9. For what it's worth, this 2004 review by Anna Kisselgoff describes Waltz Academy as a lost work. https://www.nytimes.com/2004/05/26/arts/ballet-theater-review-recalling-balanchine-before-city-ballet.html If it were revived as late as the 1980s by Alonso, it's too bad no record of the choreography has survived.
  10. fondoffouettes

    ABT 2018 Fall season

    This will be the first ABT fall season I'll be skipping since 2003, when I first started attending. Other Dances, In the Upper Room and Symphonie Concertante are the only real draws for me, but they are paired with ballets that are either known to be blah or are premieres (and ABT has a pretty bad track record with premieres lately). Plus, I can see Symphonie Concertante on one of the City Center programs. And I plan on a reduced Met season, after so many ho-hum performances this year. I wonder if ABT is losing ticket sales from its balletomane contingent; many in these forums have expressed they are going less frequently or not at all.
  11. I just logged in to by tickets and they've mapped the house so nearly all tickets are at least over $100 dollars, with most being much more. And I remember the view from Balcony feeling very strange. (I think it was a combination of being in a shallow auditorium but also up high; it provided a weird angle of the dancers.) I guess they are counting on this event generating lots of buzz and tickets sales, like the three-company Jewels, but wow, tickets are shockingly expensive compared to your typical NYCB or ABT performances.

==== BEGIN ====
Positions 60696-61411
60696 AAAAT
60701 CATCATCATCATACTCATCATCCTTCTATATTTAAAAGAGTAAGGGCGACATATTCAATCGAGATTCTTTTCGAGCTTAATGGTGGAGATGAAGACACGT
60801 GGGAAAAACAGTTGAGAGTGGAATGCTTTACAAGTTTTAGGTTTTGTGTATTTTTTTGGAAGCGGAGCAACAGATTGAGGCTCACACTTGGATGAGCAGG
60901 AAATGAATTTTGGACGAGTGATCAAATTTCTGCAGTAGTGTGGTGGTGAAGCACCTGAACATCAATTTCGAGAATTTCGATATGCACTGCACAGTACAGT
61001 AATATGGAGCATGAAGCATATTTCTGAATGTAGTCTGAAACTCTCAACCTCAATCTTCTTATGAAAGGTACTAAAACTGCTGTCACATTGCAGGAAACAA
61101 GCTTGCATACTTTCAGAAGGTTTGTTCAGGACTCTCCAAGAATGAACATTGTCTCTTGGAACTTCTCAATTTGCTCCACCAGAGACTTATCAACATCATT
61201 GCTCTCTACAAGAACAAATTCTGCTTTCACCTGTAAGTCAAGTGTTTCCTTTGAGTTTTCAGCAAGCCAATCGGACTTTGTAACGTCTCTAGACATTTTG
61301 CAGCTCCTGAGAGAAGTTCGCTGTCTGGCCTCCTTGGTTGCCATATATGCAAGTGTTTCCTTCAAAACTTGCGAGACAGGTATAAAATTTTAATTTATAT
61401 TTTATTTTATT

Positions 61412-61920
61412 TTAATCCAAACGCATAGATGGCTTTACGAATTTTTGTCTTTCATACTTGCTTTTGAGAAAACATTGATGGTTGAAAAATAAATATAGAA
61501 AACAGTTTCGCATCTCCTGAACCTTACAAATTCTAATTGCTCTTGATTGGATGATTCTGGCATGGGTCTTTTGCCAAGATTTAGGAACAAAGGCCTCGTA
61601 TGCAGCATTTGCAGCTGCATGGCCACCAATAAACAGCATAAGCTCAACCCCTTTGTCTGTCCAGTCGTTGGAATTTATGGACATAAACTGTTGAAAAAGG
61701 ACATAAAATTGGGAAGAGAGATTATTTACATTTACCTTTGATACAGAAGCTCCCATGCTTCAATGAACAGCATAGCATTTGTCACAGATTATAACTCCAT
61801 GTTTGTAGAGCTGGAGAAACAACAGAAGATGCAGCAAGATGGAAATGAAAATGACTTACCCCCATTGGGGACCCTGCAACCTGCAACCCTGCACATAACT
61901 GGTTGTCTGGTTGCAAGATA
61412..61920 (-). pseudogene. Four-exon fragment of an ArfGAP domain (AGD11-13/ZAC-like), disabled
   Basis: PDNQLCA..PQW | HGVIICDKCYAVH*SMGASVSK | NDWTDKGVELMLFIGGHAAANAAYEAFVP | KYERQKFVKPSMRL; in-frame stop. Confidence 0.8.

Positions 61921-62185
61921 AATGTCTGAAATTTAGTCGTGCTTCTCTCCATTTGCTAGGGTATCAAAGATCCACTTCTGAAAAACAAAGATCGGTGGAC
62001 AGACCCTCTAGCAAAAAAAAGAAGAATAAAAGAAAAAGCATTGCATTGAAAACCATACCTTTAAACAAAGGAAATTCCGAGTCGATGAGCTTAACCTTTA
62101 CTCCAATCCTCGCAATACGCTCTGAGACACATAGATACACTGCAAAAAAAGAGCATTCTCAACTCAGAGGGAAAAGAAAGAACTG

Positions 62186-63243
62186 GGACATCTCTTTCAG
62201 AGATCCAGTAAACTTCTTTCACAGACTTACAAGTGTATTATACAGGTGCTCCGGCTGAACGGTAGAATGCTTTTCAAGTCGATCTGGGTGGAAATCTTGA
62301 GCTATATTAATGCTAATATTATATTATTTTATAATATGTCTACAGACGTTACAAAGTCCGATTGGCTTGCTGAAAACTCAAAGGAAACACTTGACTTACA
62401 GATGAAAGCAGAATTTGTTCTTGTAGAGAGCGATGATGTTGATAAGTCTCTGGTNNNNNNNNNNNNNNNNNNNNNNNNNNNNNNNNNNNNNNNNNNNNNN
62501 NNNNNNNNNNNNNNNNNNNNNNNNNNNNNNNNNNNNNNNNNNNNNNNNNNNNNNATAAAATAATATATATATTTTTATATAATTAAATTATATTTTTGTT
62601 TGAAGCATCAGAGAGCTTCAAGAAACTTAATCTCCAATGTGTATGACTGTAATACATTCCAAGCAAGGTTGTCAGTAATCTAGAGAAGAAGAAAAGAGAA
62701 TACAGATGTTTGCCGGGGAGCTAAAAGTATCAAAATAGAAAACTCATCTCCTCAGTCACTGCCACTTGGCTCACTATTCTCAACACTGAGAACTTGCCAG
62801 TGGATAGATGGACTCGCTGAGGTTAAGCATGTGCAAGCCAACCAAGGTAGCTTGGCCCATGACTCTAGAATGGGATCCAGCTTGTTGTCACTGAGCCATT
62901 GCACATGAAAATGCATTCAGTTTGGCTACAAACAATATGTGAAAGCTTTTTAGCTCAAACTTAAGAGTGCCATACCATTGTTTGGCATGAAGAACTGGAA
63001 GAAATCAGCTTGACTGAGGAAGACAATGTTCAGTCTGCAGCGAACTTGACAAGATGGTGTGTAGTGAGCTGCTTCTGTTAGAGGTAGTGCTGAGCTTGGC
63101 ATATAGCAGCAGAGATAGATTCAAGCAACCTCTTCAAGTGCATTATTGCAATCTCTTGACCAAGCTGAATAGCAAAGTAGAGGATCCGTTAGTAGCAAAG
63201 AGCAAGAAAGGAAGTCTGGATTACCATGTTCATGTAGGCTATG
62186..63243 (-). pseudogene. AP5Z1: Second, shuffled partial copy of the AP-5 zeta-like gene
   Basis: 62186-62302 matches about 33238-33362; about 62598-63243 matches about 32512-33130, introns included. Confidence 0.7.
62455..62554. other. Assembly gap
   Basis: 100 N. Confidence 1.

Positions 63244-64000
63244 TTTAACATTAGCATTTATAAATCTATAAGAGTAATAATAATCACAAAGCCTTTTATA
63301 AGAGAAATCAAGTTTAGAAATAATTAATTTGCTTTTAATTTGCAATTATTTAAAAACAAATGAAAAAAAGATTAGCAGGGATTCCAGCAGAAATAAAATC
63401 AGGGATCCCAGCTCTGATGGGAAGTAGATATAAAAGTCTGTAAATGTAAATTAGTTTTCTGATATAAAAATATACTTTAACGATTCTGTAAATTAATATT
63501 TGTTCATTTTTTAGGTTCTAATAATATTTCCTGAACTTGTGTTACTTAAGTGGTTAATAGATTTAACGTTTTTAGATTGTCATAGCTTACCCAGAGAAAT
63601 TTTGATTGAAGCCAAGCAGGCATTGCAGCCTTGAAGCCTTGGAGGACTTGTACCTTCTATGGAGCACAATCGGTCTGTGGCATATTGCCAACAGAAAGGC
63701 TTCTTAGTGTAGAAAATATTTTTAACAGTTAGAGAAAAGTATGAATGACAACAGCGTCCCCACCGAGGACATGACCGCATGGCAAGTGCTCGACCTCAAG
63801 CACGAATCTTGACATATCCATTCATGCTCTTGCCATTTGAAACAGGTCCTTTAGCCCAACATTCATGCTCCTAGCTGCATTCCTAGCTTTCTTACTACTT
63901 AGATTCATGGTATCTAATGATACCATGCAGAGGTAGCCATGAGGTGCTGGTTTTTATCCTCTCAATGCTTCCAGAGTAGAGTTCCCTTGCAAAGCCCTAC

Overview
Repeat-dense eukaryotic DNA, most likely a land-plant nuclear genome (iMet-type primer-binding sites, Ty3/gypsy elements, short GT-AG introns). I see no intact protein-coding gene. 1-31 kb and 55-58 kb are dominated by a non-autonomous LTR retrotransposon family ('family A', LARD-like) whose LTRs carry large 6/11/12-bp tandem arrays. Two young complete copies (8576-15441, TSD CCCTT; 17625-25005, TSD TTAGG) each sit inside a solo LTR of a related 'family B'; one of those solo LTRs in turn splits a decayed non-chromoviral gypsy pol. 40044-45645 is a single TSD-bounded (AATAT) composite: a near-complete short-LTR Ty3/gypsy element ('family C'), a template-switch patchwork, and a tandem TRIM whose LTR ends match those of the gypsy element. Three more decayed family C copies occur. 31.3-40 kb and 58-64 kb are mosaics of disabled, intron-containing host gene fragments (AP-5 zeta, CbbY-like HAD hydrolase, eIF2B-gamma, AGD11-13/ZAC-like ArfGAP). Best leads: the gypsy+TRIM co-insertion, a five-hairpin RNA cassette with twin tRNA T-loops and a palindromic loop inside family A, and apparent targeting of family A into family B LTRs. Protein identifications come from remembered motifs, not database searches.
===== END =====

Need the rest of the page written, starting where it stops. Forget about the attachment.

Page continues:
12. fondoffouettes

    ABT: Roster in Review - 2018

    Yeah, I think it’s just a goodbye until next Met season. Carlos Lopez has posted about Simkin’s departure for Germany, as well, saying “It’s only a ‘see you soon, friend’” and including the hashtag seeyounextyear. It does seem to confirm that he’ll probably just be a Met season artist, which has kind of been assumed all along.
  13. fondoffouettes

    Don Quixote Spring 2018

    I've never seen the ballet live, so I'm curious -- do ballerinas generally handle that last sequence differently, depending on their ability to carry a male dancer? The way Ferri carries Baryshnikov is quite remarkable, and you can also see her carrying him up the tower (unless there are body doubles or some other sort of theater magic at play...the video is blurry so I can't tell). I wonder if Kirkland just walked up the tower alone.